October 30, 2009
These days, la Cuidad Juárez in the state of Chihuahua, Mexico is pretty much known for one thing—violent crime. No denying the destruction of life and transformation of culture that’s hit this city so hard. But it is not the whole story (it never is).
I had the privilege and challenge of spending four days last week in this city on the US-Mexico border just south of El Paso, Texas. My colleague Carrie Lobman and I were invited to share the social therapeutic approach to learning, development, therapy and community building with a diverse group of people in Juárez. Our visit was hosted by CASA (Centro de Asesoría y Promoción de Juvenil, A.C.) and the Department of the Humanities, Universidad Autónomia de la Cuidad Juárez, and arranged and organized by CASA’s Miguel Cortez, a graduate of the East Side Institute’s International Class.
Our work began Thursday morning with a presentation I made to a packed auditorium at the university, entitled, “Como debe Cambiar la Educación: Juego, Performance e Improvisación para el Desarrollo Humano y el Cambio Social.” After that about 80 of the over 100 attendees crossed the campus courtyard to the workshop room. For 3 hours that day and 4 the next, Carrie and I led the group in performing conversations and improv activities, with both words and body. Near the end of the second day, we divided the group (by now very warmed up and into creating together) into smaller groups to design projects to “grow the city and its youth” and then performatorily share them with the large group. They had great ideas, like Cultural Caravan, Urban Complement, Winds of Change, Shoot Me with Your Ball.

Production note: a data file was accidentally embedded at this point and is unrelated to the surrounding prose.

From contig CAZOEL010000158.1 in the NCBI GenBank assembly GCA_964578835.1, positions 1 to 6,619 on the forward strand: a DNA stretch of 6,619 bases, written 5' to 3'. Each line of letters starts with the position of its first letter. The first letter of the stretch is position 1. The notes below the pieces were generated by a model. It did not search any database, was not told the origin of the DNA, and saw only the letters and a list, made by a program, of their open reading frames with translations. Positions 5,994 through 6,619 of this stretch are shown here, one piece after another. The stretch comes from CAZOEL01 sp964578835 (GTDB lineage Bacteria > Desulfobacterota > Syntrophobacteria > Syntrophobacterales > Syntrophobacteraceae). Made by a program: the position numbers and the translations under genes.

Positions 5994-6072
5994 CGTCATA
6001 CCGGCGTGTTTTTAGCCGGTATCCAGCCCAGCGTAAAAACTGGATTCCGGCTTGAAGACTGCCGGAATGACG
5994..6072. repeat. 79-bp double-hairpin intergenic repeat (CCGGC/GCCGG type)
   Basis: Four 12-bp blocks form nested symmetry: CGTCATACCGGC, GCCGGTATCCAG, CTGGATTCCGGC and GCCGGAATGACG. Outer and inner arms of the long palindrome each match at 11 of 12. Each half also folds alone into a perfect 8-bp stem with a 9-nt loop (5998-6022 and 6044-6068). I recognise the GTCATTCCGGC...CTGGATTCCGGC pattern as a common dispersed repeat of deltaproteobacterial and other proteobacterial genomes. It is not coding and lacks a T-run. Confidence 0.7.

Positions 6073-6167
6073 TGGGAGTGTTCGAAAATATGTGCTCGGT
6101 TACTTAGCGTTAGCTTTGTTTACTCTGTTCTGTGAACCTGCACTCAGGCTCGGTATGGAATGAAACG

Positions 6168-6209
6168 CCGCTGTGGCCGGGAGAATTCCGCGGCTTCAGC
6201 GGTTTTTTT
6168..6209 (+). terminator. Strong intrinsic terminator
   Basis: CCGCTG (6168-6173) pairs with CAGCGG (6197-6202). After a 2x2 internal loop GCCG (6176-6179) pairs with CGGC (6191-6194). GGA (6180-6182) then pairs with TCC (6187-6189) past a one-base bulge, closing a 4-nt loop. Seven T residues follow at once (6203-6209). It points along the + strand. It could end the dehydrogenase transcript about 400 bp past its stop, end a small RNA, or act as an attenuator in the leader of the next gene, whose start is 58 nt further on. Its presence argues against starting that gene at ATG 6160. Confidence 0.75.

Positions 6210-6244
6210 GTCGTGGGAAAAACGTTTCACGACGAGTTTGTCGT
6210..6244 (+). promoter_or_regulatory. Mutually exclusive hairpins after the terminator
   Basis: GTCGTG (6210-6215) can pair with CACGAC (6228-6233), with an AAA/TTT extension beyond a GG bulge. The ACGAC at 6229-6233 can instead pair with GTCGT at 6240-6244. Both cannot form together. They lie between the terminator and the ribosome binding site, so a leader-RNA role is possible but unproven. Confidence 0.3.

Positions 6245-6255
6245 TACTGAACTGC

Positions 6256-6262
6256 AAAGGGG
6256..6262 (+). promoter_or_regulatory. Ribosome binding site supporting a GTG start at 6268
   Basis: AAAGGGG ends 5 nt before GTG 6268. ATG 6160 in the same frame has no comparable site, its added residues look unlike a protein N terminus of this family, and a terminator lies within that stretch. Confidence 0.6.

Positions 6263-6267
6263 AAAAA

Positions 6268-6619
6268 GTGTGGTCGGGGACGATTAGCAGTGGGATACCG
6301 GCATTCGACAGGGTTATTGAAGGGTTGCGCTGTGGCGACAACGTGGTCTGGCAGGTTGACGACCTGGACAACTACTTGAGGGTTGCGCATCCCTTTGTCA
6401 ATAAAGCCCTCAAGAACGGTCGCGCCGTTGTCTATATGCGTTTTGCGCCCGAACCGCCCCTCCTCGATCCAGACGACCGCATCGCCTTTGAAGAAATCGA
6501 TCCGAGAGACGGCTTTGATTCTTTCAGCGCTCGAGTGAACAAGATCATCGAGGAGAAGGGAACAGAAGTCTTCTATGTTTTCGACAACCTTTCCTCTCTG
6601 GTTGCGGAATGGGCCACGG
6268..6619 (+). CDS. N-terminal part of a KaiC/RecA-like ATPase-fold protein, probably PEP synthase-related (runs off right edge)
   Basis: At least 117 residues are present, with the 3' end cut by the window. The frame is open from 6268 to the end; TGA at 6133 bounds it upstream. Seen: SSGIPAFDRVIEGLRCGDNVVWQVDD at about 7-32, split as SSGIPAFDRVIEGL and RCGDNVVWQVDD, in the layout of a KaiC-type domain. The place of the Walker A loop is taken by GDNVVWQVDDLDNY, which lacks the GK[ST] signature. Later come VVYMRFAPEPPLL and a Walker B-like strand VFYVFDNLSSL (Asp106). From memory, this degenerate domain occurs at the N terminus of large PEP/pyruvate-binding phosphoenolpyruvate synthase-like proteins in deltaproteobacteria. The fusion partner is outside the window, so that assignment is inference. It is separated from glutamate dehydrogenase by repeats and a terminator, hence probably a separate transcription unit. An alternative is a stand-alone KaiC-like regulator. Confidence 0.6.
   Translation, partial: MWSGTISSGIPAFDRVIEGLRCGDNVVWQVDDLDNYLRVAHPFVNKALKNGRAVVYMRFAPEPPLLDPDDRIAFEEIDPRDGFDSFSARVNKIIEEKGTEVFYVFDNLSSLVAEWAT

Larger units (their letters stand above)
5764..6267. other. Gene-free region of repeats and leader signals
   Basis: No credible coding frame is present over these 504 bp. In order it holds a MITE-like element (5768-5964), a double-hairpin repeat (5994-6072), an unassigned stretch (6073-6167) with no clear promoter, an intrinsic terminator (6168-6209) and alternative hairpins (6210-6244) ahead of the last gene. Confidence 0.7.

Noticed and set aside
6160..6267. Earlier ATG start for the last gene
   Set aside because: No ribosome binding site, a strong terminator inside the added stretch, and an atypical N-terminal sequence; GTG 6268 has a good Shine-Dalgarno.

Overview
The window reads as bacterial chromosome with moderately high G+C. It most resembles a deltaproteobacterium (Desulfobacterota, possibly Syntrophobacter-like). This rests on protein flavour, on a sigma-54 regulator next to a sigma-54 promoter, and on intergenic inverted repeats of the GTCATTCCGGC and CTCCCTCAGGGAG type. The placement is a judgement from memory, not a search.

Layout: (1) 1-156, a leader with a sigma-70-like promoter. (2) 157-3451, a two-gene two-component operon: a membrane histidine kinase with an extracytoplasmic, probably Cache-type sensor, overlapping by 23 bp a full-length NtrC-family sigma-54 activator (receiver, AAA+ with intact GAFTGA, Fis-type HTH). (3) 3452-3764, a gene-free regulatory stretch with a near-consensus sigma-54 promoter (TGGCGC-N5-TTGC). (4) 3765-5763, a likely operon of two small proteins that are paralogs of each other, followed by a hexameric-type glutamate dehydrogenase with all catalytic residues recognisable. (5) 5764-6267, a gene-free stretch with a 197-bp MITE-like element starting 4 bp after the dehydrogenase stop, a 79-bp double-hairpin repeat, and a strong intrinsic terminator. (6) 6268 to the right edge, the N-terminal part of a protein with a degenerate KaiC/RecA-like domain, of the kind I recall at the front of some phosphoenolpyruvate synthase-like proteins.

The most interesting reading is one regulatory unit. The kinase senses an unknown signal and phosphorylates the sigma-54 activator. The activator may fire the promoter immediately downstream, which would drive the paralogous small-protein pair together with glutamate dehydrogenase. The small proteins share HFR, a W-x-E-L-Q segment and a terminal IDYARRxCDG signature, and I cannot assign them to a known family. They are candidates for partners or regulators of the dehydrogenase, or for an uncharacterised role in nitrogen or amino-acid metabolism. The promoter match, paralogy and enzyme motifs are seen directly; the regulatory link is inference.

CASA has a strong and solid presence in the poor community of Juárez. Headed by Maria Teresa Almada (“Tere”) CASA’s staff and practice is passionately progressive—unwavering in their conviction that people CAN develop in the worst of conditions. And they have what appeared to us to be a productive, non-hierarchical working relationship with the university. Throughout our conversations with staff, university faculty and students, and young people we never heard anyone blame either the young people who are killing and being killed (hired by the drug cartels to do their bidding) or their parents. They are, instead, focused on the community as a whole taking responsibility for what is going on and working together to provide prosocial things for young people to do.
On Saturday we led another workshop, this time at CASA. The group of about 60 included many teens—some from a CASA high school project and some who don’t go to school but who volunteer with CASA—and women from the community who are involved in CASA programs. Carrie and I saw some new things of value from leading the group in improv games, especially those involving mirroring and creatively imitating each other. One of the most moving was the transformation of both teens and adults when they started playing together, and seeing the teens’ joy when adults imitated them! In the environment we all built, Vygotsky’s views on play and creative imitation—and their advancement in social therapeutic practice—were living, breathing forms of life.